Trimarans are a natural outgrowth of catamarans.

A very traditional catamaran consists of the vaka, aka and amas, or main hull, the boom that ties ties the main hull to tht outrigger -- the aka -- and the outrigger itself, the amas.

The catamaran is an inherently stable design for two reasons:

1. It cover a larger area for its size2. The second hull or outrigger makes it virtually untippable

Taking this a step further, you come to the trimaran which started its rise in sophistication, design and popularity in the 1970s.

The father of the modern trimaran, who built the first two of plywood in the 1950s was a Russian emigre to the United States, Victor Techtchev. He proved the concept and was followed quickly by many other developers.

The original trimaran consisted on a thin central hull and two outriggers or secondary hulls that were linked to the main hull by, for want of a better word, beams.

The trimaran had a number of advantages of over a standard saiboat. For example:

* The trimaran draws very little water and can run quickly before the wind* The trimaran does not need a heavy keel to help it remain stable. The size of its footprint when the outrigger hulls and center hull are taken into consider mean that she is a lightweight craft that can easily run close to the wind. * The trimaran can also mount more sail for a given size. For example, if you have a 12-meter yacht that is flying a standard sale, jib and spinnaker could be flying several hundred square feet of canvas, while thanks to the inherent stablility of the trimaran design, she may be able to mount twice the sail area.

There comes a point, though, that is very similar to what is known in the auto business as the polar moment. On vehicles with high centers of gravity and larger-than-normal wheels, there is a point where the vehicle will tip of its own accord. If you keep things on the right side of this equation then you'll have no problem, however, if you load more and more onto the top area of the vehicle there comes a point where the balance of the vehicle is upset and this balance point is called the polar point and violating it is called defying the polar moment.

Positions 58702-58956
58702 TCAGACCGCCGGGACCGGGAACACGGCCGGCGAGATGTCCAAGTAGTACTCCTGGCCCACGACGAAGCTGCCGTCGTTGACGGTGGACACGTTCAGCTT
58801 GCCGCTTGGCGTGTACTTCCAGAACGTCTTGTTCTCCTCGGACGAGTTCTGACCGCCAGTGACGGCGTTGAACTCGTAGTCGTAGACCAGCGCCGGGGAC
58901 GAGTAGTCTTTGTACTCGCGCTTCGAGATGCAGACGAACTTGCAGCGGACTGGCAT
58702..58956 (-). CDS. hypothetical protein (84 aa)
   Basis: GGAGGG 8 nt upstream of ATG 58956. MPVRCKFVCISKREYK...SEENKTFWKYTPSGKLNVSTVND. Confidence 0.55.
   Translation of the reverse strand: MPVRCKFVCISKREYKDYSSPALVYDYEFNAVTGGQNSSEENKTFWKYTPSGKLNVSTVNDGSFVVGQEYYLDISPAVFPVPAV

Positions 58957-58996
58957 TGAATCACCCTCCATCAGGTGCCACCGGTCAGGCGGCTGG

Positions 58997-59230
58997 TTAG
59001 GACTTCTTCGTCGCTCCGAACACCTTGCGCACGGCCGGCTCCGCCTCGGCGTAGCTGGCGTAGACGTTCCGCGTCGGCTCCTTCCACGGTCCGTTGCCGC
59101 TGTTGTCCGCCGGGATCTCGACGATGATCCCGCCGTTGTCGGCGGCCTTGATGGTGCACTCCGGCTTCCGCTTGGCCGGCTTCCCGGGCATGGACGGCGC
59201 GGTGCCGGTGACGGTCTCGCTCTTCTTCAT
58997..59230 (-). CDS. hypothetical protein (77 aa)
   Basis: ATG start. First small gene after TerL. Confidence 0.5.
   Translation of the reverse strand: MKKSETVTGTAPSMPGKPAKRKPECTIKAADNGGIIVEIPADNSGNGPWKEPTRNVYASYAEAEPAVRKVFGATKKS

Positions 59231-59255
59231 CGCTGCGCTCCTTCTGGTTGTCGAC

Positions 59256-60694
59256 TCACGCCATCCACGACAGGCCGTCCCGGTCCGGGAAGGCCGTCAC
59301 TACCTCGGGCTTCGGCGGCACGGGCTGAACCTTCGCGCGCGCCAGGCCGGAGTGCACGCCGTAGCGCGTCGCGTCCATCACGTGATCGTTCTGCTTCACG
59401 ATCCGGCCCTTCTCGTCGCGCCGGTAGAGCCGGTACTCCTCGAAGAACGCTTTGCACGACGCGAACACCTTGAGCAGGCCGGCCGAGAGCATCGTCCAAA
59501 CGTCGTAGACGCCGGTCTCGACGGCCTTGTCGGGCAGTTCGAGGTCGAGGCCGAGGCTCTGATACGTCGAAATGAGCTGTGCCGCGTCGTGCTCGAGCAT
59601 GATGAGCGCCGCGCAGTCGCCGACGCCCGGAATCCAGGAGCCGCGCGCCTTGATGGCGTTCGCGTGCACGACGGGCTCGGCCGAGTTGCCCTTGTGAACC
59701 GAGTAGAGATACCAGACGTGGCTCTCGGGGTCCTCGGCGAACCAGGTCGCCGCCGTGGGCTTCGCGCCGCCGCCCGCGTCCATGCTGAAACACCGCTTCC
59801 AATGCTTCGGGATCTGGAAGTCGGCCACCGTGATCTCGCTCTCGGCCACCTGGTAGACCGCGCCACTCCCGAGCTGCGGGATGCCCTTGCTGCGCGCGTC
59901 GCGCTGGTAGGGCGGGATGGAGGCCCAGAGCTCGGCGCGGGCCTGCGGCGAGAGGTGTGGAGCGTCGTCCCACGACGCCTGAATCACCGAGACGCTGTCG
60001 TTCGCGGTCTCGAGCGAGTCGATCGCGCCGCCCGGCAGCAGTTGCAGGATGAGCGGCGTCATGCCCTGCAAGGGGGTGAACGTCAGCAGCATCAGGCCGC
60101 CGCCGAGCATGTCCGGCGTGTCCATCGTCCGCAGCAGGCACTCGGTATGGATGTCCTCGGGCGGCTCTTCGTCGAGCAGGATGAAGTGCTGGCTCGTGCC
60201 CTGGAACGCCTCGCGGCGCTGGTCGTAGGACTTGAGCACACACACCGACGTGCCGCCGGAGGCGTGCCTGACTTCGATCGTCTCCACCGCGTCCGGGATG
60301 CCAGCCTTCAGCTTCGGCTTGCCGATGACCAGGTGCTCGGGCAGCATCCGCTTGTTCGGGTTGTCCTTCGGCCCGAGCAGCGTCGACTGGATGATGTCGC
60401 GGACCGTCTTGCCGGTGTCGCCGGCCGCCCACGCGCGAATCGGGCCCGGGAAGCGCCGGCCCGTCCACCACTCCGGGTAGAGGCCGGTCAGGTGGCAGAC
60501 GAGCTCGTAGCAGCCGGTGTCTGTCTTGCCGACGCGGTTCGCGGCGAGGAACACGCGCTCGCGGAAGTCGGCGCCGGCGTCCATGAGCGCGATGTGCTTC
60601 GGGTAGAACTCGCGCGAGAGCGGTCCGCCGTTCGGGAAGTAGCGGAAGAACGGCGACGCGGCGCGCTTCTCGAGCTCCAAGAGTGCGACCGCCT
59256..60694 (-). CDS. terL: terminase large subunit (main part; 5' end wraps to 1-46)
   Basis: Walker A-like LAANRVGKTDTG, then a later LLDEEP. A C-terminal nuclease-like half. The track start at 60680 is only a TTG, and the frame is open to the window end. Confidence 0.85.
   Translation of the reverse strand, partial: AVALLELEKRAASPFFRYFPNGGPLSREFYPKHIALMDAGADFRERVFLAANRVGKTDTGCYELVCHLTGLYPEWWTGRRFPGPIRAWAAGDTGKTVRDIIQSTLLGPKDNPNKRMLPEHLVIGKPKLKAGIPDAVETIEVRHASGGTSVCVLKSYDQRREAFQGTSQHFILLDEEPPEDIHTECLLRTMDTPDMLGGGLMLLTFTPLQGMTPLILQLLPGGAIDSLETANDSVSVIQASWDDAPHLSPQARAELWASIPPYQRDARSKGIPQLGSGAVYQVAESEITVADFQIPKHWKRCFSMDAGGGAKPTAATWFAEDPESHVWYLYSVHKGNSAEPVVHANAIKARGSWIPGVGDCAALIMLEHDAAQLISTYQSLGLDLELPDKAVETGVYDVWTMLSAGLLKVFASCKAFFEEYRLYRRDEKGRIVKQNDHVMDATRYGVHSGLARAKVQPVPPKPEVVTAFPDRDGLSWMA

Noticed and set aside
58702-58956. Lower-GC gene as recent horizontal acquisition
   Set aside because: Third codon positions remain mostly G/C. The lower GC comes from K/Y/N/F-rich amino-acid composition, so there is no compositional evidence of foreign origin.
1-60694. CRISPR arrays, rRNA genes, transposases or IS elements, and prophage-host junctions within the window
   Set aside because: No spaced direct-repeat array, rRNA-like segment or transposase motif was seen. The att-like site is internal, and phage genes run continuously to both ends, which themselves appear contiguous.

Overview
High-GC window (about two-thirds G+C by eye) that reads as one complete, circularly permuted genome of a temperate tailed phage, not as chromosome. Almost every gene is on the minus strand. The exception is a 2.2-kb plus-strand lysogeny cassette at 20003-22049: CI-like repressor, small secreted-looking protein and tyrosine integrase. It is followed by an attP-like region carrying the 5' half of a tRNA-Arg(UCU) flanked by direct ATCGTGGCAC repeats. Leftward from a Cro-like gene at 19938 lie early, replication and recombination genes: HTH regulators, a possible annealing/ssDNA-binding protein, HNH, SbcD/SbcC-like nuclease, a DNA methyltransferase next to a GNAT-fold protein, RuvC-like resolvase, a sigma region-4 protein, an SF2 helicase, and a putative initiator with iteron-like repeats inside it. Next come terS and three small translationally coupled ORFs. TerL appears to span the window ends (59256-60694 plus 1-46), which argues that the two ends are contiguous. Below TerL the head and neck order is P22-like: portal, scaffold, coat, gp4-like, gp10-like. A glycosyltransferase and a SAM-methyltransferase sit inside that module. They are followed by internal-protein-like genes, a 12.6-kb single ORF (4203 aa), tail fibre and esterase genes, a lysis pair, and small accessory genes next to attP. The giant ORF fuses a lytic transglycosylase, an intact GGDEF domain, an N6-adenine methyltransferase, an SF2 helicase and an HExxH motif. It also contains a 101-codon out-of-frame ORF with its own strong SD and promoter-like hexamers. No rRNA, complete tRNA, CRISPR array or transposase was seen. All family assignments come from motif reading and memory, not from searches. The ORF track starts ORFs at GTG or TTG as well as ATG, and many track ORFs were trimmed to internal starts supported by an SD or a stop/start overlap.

Once you've gone past the polar moment -- onto the dark side, as it were -- there nothing you can do about it, except watch as your vehicle rolls.

On the catamaran, the polar point comes when the main mast and torque from the wind combine to make her unsteady. In this case, though, you have an inherently stable design thanks to its very wide stance which means that when the polar moment is reached (the tendency to the torque of the wind on the mainmast to try to work against the motion of the trimaran and tip), the very construction of the trimaran keeps it "feet on the ground," so to speak.

When the polar moment is reached, the outriggers or hulls tend to slam back down on the water and the sailboat remains virtually unsinkable.

There is one problem with a sailboat that is as weatherly as the trimaran and that is known as pitchpole. Because the trimaran can travel as close to the wind as possible, it can sometimes catch up to the wave it is supposed to be following. At this point, you have to choices, radically trimming sail by dropping the mainsail or having breakaway sales.

If you run into a Pitchpole situation, you will find that the trimaran will dig into the wave ahead by its hull and will pitch over and over (pitchpole). As we have seen this is not a good idea so you have to watch your sail allotment and ensure that you hav enough sale out for speed, safety and no more.

Trimarans are also under experimental design contract with the U.S. Navy through General Dyanmics that has already that has already yielded the RV Titan.

Still, for all their advantages trimarans do have some disadvtanges that must be discussed.

* They tend to wander. In other words, when the run before the wind the tend to run and may actually go somewhat sideways and off course. To prevent this, developers have added removale centertboards or daggerboard to help control sidewards movement.

* Because of the amount of acreage their outriggers take up, though the central hull itself may be short, the outriggers have doubled or tripled the side of the trimaran's dockside footprint so they are very large vessels to moor. Some use folding outriggers that come in somewhat and lessen the size.